The first appearance of the Forsyte family was in one of stories in MAN OF DEVON (1901). The saga follows the lives of three generations of the British middle-class before 1914. Soames Forsyte was modelled after Arthur Galsworthy, the writer's cousin. Soames is married to beautiful and rebellious Irene. The incident, when Soames rapes his wife, was supposedly based on Ada Galsworthy's experience with her former husband Arthur. In the second volume, IN CHANGERY (1920), Irene and Soames divorce, she marries Jolyon Forsyte, Soames's cousin, and bears a son, Jon. Soames and his second wife, Annette Lamotte, have a daughter, Fleur. In the third volume, TO LET (1921), Fleur and Jon fall in love, but Jon refuses to marry her. The second part of Forsyte chronicles, containig THE WHITE MONKEY (1924), THE SILVER SPOON (1926), SWAN SONG (1928), starts on an October afternoon of 1922 and closes in 1926. 'A Silent Wooing' and 'Passers By', the two interludes, came out in 1927. Galsworthy returned again to the world of the Forsyte books in 1931 with a further collection of stories, ON FORSYTE CHANGE. Romain Rolland, the writer of Jean-Christophe (1904-1912), coined a special term, the roman-fleuve, to descibe this kind of series of novels, which can be read separately, but which form a coherent narrative. Another example of the genre from the interwar years is Martin du Gard's Les Thibaults (1922-1940).

Although Galsworthy chronicled changes in the middle-class family in England, he said in the preface of The White Monkey, that the English character had changed very little since the Victorianism of Soames and his generation. "He emerged still thinking about the English. Well! They were now one of the plainest and most distorted races of the world; and yet was there any race to compare with them for good temper and for 'guts'? And they needed those in their smoky towns, and their climate - remarkable instance of adaptation to environment, the modern English character! 'I could pick out an Englishman anywhere,' he thought, ' and yet, physically, there's no general type now!' Astounding people!"

Galsworthy also gained recognition as a dramatist with his plays, that dealt directly with the unequal division of wealth and the unfair treatment of poor people. THE SILVER BOX (1906) stated that there is one law for the rich and another for the poor, STRIFE (prod. in 1909), depicted a mining strike, and JUSTICE (prod. in 1910) encouraged the Home Secretary, Winston Churchill, in his program for prison reform. Later plays include THE SKIN GAME (1920), filmed by Alfred Hitchcock in 1931, LOYALTIES (1922), dealing with the theme of anti-Semitism, and ESCAPE (1926), filmed second time in 1948 by 20th. Century-Fox, starring Rex Harrison. In the story a law-abiding man meets a prostitute and accidentally kills a police in defending her. He escapes from prison, and meets different people before giving himself up.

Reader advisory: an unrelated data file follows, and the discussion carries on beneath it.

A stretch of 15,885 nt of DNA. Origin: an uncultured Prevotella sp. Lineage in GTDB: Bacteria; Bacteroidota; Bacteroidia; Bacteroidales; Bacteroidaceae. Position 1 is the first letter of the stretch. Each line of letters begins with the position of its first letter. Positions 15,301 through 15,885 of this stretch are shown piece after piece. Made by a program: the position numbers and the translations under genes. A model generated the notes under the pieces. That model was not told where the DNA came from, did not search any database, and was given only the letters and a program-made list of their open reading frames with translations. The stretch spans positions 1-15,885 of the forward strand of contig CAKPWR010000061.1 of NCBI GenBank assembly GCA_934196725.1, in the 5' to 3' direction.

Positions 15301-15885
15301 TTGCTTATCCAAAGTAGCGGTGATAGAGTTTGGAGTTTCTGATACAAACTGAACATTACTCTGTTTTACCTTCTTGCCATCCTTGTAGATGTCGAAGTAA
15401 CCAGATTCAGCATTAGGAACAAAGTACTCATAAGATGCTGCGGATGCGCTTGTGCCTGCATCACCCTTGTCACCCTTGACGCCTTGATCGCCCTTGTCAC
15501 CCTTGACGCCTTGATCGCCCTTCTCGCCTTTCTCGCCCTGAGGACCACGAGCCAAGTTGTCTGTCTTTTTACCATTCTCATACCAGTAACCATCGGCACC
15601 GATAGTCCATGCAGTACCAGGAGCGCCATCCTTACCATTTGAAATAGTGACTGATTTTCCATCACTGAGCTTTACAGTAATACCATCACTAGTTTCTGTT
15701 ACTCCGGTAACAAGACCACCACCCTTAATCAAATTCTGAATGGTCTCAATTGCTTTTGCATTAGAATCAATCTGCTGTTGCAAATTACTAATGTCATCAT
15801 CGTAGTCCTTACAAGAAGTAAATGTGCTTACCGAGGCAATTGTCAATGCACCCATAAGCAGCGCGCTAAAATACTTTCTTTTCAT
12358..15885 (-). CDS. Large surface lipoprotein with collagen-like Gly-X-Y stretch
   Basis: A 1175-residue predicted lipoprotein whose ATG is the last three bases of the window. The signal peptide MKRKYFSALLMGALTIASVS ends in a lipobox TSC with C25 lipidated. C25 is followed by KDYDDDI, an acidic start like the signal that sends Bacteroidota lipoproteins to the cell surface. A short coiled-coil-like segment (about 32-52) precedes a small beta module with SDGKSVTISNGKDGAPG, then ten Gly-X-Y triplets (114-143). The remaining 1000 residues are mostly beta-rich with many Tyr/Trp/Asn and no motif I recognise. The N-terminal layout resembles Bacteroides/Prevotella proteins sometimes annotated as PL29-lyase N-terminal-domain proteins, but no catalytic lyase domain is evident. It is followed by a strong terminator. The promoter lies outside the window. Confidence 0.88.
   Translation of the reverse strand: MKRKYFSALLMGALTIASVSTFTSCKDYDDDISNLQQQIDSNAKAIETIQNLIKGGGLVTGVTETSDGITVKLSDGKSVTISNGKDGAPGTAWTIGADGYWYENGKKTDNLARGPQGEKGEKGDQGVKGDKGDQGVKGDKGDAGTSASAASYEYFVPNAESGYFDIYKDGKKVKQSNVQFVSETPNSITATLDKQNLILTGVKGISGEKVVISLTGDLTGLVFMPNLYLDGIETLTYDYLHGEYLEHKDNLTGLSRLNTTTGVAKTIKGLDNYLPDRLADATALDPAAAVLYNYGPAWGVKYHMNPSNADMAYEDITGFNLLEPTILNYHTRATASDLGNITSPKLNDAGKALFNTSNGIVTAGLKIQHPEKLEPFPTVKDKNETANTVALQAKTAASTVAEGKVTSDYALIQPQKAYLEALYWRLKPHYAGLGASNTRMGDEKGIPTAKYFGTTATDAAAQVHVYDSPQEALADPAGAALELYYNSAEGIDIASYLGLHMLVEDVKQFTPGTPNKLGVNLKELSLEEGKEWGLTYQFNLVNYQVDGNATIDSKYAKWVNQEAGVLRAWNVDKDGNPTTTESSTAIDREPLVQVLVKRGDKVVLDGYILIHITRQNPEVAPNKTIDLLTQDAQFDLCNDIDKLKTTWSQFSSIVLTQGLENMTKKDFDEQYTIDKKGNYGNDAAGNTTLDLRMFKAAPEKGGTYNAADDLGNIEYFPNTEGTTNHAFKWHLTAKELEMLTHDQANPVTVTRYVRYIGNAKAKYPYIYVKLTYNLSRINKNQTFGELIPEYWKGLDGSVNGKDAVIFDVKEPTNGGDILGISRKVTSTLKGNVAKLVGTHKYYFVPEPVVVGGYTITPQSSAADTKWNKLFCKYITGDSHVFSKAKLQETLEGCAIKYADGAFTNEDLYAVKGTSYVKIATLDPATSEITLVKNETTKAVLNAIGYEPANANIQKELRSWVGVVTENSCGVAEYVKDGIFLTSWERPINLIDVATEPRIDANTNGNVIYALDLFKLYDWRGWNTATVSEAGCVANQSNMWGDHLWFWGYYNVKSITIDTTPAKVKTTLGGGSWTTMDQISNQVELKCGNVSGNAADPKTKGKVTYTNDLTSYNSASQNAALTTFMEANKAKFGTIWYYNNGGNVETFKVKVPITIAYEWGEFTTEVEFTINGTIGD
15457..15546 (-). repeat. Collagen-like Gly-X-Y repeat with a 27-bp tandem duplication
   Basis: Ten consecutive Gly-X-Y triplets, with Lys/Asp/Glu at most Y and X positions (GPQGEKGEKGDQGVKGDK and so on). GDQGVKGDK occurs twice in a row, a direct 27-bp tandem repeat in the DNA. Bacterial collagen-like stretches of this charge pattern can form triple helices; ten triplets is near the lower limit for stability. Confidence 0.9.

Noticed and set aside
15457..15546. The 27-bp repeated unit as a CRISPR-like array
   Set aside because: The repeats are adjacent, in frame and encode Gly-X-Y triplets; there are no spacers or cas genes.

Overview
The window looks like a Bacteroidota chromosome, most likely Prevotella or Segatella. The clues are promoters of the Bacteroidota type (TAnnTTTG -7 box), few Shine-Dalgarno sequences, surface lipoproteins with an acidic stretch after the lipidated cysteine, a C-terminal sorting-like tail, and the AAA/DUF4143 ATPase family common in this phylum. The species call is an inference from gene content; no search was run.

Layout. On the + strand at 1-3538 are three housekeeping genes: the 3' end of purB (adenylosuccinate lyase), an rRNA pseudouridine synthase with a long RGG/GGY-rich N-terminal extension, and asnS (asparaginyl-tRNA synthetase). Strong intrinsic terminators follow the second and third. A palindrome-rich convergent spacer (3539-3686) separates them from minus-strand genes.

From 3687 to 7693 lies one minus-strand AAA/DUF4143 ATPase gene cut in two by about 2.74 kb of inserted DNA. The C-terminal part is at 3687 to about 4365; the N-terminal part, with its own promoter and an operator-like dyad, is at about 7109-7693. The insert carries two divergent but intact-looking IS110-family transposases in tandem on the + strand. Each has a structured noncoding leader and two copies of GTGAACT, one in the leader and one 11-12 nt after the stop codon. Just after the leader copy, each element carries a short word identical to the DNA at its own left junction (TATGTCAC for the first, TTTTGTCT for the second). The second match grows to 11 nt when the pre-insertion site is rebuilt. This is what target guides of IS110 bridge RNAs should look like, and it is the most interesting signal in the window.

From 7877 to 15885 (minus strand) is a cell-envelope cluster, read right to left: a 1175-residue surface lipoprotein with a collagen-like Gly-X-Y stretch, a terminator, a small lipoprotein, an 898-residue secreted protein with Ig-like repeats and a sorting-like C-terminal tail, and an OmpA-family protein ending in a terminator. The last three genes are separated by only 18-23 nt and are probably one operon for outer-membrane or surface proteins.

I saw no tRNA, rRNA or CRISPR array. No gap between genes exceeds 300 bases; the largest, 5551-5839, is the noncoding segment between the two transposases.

During World War I Galsworthy tried to enlist in the army, but he was rejected due to his shortsightedness. In France he worked for the Red Cross, and helped refugees in Belgium. Galsworthy refused knighthood in 1917 in the belief that writers should not accept titles. He also gave away at least half of his income to humanitarian causes. In 1924 Galsworthy founded PEN, the international organization of writers, with Catherine Dawson Scott. Its trust fund was financed by his Nobel Prize money. The organization was named PEN when someone pointed out at the first meeting that the initial letters on poet, essayist and novelist were the same in most European languages.

John Galsworthy died on January 31, 1933. He produced 20 novels, 27 plays, 3 collections of poetry, 173 short stories, 5 collections of essays, 700 letters, and many sketches and miscellaneous works. After his death, his reputation declined. Galsworthy's socially committed work was attacked by D.H. Lawrence and Virginia Woolf. who said in her essay 'Mr. Bennett and Mrs. Brown', that the Edwardian writers "developed a technique of novel-writing which suits their purpose. . . But those tools are not our tools, and that business is not our business." The younger generation of writers accused Galsworthy of being thoroughly embodied the values he was supposed to be criticizing. According to some biographers Galsworthy, a "decent chap" of his times, was dominated by his wife who was atrocious and hypochondriac. On the other hand, his influence is seen in the works of Thomas Mann, and he was widely read in France and in Russia. The Forsyte Saga gained a huge popular success as a BBC television series in 1967.


Some rights reserved Petri Liukkonen (author) & Ari Pesonen. Kuusankosken kaupunginkirjasto 2008